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Seize the Moment: The Importance of Recording Life Stories Before Time Runs Out

Seize the Moment: The Importance of Recording Life Stories Before Time Runs Out

We're thrilled to introduce a special guest post from Carly Hickey of ACE Planning Company. Coming from an advanced care perspective, Carly passionately expresses the importance of capturing and sharing life stories. She believes we shouldn't wait for "someday" and illustrates how these tales can be essential tools in caring for our loved ones. Read on to hear her unique insights and understand why preserving memories is more than just an act of nostalgia.

 

They say the profession of nursing is both an art and a science, and deeply rooted in the underpinnings of nursing mentorship is storytelling. Storytelling is an invaluable tool amongst professionals for building rapport with patients and families in stressful circumstances.

 Adaptations of storytelling in health care include:

  1. Report at transitions of care (e.g. Emergency Department Registered Nurse gives a report to the Intensive Care Unit Registered Nurse when the patient is transferred)

  2. Narrative style charting entries

  3. Morbidity and mortality rounds case reviews

  4. Unique case studies in peer-reviewed publications

  5. Cautionary tales told at interdisciplinary conferences and team debriefing after a serious or tragic outcome in nursing units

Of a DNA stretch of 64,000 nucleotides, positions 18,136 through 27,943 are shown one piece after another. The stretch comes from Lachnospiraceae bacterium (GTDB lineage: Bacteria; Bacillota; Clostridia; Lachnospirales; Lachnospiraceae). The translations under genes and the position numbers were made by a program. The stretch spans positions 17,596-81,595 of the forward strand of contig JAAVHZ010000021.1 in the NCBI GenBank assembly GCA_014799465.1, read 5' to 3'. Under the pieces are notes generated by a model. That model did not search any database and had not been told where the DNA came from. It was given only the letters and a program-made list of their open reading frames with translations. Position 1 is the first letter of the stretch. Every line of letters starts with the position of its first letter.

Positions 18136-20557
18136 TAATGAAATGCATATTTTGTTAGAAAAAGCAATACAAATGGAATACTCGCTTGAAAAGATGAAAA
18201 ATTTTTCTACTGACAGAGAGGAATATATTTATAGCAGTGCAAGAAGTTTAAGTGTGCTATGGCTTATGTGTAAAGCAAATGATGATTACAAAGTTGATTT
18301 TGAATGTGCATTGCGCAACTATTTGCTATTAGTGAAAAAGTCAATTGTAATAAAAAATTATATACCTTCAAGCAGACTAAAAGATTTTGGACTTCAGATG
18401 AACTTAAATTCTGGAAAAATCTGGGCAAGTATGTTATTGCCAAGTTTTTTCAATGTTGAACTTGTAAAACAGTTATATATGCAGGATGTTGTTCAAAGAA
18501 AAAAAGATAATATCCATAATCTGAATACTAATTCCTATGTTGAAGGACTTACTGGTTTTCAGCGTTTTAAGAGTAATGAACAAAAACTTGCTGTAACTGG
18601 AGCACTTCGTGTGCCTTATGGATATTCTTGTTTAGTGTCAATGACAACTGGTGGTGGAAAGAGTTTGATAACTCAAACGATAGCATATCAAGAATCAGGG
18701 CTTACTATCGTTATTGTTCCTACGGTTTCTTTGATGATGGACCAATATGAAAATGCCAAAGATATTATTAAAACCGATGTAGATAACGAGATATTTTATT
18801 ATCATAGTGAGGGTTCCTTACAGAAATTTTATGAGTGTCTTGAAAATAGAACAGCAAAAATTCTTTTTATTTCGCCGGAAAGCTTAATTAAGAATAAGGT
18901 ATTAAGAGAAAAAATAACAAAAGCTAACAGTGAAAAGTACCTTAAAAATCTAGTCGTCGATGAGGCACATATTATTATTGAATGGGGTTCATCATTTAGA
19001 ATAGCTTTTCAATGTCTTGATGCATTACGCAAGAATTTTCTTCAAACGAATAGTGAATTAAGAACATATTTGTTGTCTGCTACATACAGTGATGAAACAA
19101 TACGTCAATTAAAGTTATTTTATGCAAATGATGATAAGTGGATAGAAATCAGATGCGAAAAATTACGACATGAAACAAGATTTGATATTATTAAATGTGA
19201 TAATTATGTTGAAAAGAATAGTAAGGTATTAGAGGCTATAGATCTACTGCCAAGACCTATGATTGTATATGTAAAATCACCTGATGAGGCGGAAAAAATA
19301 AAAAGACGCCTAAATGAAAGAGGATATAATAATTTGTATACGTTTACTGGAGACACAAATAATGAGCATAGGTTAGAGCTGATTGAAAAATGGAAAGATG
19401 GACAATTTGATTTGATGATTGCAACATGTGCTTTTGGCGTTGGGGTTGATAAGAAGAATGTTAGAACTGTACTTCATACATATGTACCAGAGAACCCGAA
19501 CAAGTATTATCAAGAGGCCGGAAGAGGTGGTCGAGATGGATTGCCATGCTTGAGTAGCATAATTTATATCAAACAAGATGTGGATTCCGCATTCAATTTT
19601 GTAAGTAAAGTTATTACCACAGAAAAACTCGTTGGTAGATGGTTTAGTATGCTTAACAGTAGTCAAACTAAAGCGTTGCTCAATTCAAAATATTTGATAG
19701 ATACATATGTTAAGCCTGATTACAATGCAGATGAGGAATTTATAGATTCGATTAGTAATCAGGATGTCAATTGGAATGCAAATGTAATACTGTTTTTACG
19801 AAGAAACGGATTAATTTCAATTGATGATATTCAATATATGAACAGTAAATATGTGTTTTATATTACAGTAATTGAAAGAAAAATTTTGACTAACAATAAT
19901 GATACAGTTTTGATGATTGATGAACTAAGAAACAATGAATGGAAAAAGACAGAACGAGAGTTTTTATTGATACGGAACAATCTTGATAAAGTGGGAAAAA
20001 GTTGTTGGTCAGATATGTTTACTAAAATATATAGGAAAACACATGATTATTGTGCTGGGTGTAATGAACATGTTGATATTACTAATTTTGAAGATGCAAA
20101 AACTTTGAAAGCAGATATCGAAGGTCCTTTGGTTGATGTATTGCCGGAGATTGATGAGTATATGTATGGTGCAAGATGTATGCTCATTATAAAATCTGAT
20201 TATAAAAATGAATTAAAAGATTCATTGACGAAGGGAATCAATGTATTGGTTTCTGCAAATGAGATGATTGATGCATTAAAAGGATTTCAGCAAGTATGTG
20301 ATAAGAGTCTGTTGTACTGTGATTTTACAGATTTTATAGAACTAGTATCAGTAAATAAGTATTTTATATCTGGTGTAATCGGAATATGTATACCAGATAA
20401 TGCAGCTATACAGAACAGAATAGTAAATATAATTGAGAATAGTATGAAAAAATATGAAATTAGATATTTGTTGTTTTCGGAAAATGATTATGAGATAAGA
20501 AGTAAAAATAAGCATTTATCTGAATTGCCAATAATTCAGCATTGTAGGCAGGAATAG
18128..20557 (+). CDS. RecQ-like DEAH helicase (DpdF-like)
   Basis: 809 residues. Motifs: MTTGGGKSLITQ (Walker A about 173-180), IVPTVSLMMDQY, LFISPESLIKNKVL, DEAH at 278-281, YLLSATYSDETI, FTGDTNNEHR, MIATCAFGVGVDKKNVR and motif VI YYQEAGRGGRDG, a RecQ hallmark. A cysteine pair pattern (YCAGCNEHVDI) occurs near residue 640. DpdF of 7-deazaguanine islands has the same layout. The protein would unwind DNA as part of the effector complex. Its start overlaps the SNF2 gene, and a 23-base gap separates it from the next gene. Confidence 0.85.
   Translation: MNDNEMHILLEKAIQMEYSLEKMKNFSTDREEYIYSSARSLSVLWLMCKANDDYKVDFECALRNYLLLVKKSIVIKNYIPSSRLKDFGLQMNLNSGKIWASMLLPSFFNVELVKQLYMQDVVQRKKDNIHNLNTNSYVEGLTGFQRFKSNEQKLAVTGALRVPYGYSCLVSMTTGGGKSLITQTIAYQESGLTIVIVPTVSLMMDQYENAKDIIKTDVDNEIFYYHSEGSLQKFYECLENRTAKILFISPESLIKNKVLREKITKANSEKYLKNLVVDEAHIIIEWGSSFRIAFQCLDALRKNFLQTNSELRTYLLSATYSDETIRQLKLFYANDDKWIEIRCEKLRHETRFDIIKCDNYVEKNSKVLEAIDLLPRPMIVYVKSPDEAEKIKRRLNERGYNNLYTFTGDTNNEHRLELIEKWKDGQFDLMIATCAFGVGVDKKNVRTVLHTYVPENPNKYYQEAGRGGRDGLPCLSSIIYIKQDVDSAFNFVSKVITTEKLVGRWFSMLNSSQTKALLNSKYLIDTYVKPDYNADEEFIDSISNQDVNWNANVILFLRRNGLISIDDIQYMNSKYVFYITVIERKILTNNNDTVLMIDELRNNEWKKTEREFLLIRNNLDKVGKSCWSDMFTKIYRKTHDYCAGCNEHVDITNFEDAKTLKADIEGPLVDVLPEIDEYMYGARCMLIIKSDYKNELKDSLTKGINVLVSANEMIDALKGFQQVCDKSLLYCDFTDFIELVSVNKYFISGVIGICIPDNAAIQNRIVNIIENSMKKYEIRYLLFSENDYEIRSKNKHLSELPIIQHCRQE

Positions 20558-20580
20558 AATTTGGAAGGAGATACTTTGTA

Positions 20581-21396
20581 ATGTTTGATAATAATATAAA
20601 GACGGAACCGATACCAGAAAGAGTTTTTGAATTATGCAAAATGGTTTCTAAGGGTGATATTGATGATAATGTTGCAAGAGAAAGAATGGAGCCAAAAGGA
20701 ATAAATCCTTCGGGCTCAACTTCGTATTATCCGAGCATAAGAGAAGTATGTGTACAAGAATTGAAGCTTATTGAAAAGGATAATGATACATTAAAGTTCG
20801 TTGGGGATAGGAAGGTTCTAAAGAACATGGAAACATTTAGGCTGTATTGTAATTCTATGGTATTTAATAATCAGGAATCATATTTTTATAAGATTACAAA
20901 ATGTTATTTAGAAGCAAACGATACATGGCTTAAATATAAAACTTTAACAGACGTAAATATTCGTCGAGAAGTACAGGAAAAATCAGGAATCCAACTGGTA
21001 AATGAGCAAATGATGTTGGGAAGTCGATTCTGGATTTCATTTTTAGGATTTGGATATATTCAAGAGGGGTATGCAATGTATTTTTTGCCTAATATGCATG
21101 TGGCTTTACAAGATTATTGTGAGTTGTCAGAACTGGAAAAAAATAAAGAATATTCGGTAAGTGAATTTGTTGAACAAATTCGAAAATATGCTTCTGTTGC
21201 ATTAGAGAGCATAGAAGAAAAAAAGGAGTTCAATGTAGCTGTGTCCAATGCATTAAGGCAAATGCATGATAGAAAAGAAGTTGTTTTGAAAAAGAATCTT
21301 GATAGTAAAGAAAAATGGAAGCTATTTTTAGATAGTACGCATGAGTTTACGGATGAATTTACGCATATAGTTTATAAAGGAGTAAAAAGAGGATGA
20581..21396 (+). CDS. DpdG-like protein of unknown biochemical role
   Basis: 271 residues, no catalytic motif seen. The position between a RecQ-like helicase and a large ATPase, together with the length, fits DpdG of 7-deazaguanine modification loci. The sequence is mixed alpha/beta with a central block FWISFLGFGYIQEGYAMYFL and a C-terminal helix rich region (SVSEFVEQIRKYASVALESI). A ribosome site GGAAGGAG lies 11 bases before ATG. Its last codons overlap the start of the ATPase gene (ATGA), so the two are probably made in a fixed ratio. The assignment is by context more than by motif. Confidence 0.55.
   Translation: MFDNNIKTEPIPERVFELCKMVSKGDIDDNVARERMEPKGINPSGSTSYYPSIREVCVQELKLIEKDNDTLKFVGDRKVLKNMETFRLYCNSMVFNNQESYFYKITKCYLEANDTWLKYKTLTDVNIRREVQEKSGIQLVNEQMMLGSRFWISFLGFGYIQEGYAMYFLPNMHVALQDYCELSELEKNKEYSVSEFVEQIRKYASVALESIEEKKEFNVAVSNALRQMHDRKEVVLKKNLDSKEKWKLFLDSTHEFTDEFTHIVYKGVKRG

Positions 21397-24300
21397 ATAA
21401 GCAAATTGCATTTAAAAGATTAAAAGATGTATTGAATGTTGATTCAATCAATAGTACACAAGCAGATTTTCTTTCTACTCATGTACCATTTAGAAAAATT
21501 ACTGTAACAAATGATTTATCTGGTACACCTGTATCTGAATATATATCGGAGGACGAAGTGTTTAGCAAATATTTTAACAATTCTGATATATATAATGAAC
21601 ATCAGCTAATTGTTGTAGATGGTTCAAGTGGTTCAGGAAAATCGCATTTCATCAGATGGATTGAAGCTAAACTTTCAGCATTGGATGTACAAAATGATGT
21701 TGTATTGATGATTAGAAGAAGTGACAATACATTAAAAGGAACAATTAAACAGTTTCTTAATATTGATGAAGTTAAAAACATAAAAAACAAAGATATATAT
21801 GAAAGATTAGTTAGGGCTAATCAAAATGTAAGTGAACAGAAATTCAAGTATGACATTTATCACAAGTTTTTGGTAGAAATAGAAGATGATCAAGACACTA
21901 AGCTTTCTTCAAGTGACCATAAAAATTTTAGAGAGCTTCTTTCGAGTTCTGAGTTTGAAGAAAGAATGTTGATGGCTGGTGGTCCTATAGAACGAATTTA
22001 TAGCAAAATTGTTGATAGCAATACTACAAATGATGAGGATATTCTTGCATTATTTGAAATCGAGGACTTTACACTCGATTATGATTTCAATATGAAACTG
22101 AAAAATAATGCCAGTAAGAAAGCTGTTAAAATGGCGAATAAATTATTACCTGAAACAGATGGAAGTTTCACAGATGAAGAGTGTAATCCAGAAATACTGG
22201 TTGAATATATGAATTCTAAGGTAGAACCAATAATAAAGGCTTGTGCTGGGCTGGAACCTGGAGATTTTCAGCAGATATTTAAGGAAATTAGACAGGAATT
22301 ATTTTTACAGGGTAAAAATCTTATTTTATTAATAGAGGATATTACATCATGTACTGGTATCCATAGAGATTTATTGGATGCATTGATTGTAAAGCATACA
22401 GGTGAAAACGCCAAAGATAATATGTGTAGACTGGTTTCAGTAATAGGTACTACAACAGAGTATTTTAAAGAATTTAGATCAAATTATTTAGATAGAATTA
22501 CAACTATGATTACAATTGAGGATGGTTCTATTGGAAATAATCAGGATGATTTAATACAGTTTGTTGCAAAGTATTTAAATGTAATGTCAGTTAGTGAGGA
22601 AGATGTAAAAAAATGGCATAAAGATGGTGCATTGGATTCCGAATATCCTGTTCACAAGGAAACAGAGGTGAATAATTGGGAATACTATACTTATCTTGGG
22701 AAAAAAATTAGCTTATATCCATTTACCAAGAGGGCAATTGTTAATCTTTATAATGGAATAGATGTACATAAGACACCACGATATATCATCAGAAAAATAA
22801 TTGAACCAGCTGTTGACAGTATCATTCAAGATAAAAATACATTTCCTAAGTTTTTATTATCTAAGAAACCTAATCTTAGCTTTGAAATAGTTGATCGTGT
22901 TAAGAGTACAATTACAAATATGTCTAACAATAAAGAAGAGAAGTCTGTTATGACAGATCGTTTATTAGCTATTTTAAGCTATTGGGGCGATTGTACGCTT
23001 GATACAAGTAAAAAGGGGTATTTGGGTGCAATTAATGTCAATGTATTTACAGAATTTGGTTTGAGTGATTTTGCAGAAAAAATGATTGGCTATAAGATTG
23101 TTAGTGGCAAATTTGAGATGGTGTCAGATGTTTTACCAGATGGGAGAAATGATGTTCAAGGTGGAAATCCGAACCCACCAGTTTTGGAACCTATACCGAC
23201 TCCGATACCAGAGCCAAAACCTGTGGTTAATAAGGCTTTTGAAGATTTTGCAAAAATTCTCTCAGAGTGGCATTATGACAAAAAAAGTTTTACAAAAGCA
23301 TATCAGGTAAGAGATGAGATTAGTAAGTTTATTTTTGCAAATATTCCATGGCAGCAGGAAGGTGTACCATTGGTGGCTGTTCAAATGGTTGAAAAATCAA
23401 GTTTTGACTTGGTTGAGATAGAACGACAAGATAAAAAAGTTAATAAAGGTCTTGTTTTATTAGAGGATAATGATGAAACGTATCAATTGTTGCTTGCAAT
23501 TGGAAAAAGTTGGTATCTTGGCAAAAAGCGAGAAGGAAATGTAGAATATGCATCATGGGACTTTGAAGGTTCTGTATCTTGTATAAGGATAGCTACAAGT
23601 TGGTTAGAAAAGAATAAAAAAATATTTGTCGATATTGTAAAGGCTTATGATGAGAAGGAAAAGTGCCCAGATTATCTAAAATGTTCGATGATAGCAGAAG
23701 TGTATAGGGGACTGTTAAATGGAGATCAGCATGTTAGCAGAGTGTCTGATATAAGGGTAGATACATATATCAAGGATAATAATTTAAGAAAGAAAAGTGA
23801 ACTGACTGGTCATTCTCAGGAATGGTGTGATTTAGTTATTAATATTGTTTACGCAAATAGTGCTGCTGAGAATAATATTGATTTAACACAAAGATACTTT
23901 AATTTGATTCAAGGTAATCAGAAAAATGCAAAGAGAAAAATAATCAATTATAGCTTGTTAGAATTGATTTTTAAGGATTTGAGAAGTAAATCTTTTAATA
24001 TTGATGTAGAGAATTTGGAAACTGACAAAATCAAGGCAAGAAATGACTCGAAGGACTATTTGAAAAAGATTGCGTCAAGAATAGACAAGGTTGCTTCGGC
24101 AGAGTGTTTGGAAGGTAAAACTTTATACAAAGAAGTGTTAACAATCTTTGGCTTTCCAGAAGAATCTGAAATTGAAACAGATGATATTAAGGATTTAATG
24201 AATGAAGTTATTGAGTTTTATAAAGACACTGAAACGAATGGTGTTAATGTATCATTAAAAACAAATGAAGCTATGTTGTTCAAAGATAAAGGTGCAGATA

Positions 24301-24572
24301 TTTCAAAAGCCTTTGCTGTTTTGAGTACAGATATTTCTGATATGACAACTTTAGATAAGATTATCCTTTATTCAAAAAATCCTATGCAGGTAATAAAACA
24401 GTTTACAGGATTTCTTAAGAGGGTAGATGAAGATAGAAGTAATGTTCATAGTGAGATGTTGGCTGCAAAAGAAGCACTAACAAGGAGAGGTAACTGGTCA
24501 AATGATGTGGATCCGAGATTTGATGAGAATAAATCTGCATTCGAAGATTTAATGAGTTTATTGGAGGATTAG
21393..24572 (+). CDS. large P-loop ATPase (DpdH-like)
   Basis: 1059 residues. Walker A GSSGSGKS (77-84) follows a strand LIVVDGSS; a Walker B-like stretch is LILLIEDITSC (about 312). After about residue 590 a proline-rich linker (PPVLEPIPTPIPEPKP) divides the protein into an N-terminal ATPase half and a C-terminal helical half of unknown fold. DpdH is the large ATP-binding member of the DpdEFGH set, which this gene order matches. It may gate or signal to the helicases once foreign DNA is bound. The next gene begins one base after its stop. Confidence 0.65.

6. A tool used to assist with teaching new healthcare professionals

  7. Medical and nursing educational case studies

  8. The list goes on….

 My most powerful illustration of storytelling is when I would provide end-of-life care to a patient in the intensive care unit. I would receive a verbal report from a nurse at the beginning of my shift, detailing the events that led the patient to the current state of health they were in, often ready or in the progress of end-of-life care. Many times, I never had the opportunity to speak to the patient directly, but I often met loved ones who were present at the bedside for their final hours. How do you not only navigate meeting strangers for the first time during the worst moment of their lives but also build rapport to establish trust and a professional therapeutic relationship?

Storytelling.

My approach was directed by a decade of well-developed nursing gestalt. Some families mourned quietly; angrily and/or privately. Most engaged in conversation and wanted to break up the monotonous beeping and stillness of an ICU room with conversation. It was these families with whom I’d say, “I’d love to know more about John. What’s your favourite story of him?”

If my instinct was right, this would spark many memories shared in waves of somber reflection, to joyous laughter and tears that were both happy and mournful. It helped me care for the patient in a deeper, more meaningful way. To learn about their amazing life and how I was shepherding them to their peaceful final resting place with dignity, warmth, and respect.

With the value storytelling adds to so many aspects of life, it comes as no surprise that No Story Lost was such a fitting extension for legacy planning.

No Story Lost prioritizes the client experience at the centre of their process. They make it easy to share your stories and photos with a creative team who can craft your legacy into a beautiful final book. Legacies captured within the pages of a hardcover book are a treasure trove of stories that can be passed down between generations. You never need to find a CD ROM player, upgrade operating system software, or use other dated technology to reach the story. No Story Lost keeps it simple and timeless.

Now more than ever, society is eager to learn about their family stories and origins through ancestral genetic DNA registries. Imagine receiving a book from a grandparent that highlights the personal and beautiful stories of their generation.